As a system builder, enthusiast, and gamer, we usually purchase for a new build is RAM (Random Access Memory). This RAM is used for fast temporary storage for your CPU (Central Processing Unit). RAM is similar to amount of desk’s top area. Persistence storage such as HDDs and SDDs are very slow to process data directly, plus they have a limited lifespan for reads and writes. These are like file cabinets. RAM is used between the CPU and the persistence storage, bringing faster application performance. We would want the fastest response RAM by looking at the lowest latency and including estimated cost per GB.
RAM is sold in terms of speed and CAS Latency. RAM speed is the built in clock cycles that refreshes the memory and is in terms of MHz or MT/s. CAS Latency is the delay time between memory controller asks for data and data is available on the RAMs output pins and usually is in nanoseconds.
Since RAM is sold with different speed and CAS Latency, the following formula will assist you on figuring out the relatively faster RAM as the 2 values determine the performance of the RAM.
Latency (ns) = Clock Cycle Time (ns) x CAS Latency (CL)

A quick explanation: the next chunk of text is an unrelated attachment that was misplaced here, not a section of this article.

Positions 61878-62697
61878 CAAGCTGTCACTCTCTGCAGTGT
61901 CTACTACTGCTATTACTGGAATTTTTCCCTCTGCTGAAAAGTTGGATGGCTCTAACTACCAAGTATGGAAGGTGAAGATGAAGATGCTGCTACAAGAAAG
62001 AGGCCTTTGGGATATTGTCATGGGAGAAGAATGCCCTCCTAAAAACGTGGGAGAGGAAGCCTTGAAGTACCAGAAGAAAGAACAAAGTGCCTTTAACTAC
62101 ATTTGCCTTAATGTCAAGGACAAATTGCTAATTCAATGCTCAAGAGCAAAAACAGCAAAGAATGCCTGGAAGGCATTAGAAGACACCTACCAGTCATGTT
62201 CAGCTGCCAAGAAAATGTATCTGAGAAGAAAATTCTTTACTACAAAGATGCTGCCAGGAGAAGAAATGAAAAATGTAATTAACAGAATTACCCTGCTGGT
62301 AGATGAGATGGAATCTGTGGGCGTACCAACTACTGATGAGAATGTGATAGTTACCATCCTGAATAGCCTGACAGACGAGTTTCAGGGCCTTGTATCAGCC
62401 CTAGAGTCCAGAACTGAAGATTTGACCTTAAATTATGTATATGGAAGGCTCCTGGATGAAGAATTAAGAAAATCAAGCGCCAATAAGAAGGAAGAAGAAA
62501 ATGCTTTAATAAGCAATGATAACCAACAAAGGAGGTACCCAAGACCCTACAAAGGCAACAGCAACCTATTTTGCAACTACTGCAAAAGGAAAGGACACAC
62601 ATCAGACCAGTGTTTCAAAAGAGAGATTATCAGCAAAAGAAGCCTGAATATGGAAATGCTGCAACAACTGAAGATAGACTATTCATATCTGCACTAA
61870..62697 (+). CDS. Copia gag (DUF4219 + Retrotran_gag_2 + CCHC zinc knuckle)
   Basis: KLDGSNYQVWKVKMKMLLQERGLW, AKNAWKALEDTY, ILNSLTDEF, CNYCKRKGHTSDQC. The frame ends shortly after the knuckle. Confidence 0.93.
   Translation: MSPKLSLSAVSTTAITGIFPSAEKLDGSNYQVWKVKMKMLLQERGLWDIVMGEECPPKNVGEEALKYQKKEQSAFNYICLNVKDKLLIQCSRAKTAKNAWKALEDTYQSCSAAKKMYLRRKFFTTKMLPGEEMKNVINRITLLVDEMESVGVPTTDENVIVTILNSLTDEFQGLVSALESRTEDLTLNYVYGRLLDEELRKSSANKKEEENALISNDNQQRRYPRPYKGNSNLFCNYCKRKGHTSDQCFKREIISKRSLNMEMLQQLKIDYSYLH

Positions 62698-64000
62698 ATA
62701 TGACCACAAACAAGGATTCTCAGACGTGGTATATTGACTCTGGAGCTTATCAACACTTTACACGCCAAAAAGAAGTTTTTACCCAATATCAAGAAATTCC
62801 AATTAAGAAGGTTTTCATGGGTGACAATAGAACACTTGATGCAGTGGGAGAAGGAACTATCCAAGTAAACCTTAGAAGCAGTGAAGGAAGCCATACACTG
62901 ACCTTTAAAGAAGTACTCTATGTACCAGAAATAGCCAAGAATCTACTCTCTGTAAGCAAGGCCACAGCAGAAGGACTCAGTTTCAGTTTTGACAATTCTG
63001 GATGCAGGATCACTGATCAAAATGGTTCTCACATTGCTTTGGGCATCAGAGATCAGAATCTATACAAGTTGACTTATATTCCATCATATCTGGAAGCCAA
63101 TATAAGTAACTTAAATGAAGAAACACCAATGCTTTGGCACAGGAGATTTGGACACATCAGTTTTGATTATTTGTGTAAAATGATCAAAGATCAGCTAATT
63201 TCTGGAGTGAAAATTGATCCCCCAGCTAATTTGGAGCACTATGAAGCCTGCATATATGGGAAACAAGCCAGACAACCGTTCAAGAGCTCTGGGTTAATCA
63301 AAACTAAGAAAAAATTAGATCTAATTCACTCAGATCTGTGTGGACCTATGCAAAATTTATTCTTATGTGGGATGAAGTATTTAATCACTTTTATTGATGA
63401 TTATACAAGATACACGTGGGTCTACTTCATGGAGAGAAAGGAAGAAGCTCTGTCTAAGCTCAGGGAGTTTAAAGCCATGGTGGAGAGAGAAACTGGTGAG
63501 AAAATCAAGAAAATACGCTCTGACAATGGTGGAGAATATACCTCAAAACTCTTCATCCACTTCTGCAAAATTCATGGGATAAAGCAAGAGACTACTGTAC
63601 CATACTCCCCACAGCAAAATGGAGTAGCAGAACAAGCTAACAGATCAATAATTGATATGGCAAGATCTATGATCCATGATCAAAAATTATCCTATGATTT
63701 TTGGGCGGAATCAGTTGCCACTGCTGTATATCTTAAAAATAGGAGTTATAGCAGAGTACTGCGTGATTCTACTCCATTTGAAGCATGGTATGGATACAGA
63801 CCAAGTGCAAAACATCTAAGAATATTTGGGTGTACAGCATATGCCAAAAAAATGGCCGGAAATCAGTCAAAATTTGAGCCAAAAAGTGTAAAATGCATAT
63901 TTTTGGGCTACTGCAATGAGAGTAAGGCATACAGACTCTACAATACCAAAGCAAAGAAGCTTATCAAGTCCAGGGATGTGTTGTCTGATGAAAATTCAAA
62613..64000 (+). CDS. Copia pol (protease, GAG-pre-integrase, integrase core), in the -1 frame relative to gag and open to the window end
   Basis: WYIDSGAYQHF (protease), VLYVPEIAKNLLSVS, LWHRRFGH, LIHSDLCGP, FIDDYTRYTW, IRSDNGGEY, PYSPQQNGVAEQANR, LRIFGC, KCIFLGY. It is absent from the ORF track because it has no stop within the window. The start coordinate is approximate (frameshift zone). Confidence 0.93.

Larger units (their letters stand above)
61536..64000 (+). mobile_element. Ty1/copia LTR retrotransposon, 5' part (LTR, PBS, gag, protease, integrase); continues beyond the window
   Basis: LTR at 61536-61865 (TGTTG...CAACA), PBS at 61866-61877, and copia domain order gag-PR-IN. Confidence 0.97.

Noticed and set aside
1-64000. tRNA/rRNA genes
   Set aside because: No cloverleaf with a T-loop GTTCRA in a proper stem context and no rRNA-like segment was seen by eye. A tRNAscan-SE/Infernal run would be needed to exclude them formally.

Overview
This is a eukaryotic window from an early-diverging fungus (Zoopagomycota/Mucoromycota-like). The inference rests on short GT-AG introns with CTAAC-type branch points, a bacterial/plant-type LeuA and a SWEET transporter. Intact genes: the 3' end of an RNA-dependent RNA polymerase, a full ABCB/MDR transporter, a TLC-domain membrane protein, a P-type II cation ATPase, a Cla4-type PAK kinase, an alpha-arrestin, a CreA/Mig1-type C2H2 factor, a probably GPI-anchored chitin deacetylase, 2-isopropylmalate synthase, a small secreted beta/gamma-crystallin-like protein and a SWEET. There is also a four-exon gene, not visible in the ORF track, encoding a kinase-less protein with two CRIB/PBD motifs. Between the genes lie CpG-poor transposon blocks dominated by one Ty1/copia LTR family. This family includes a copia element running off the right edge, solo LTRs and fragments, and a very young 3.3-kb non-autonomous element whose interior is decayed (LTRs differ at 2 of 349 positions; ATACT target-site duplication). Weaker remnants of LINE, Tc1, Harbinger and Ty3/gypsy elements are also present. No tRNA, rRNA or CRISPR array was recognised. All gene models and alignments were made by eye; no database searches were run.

Latency (ns) = (1/Module Speed(MT/s) x 2) x CAS Latency (CL)
To find the higher performance RAM, look at the lowest CAS Latency and higher RAM speed to minimize the latency as much as possible. Shown below we calculated the latency. We’ve excluded some results due to not existing on the current market or only found very few results to provide an good average price per GB.
Officially, DDR4 memory limitation is set by JEDEC (https://www.jedec.org/) and the upper limit is at 3200 (MT/s) before needing to turn on XMP (Intel Extreme Memory Profile) in motherboard settings (BIOS/UEFI) to get the higher speeds on XMP Ready/Certified RAM. Some motherboards may not have this option to enable. Please refer to your motherboard specs/manual.
|Module Speed||XMP Profile Required||CAS Latency||Latency (ns)||Est Price $/GB (6/2019)|
The difference between the lowest and highest latency times are 7 nanoseconds apart. These differences might be noticeable, but very slightly.
As for our gamer audience, it is wiser to spend extra money on the GPU than on faster RAM. usually for gaming an individual computer only needs 8 to 16 GB depending on the game and near 10 ns in latency before getting higher prices.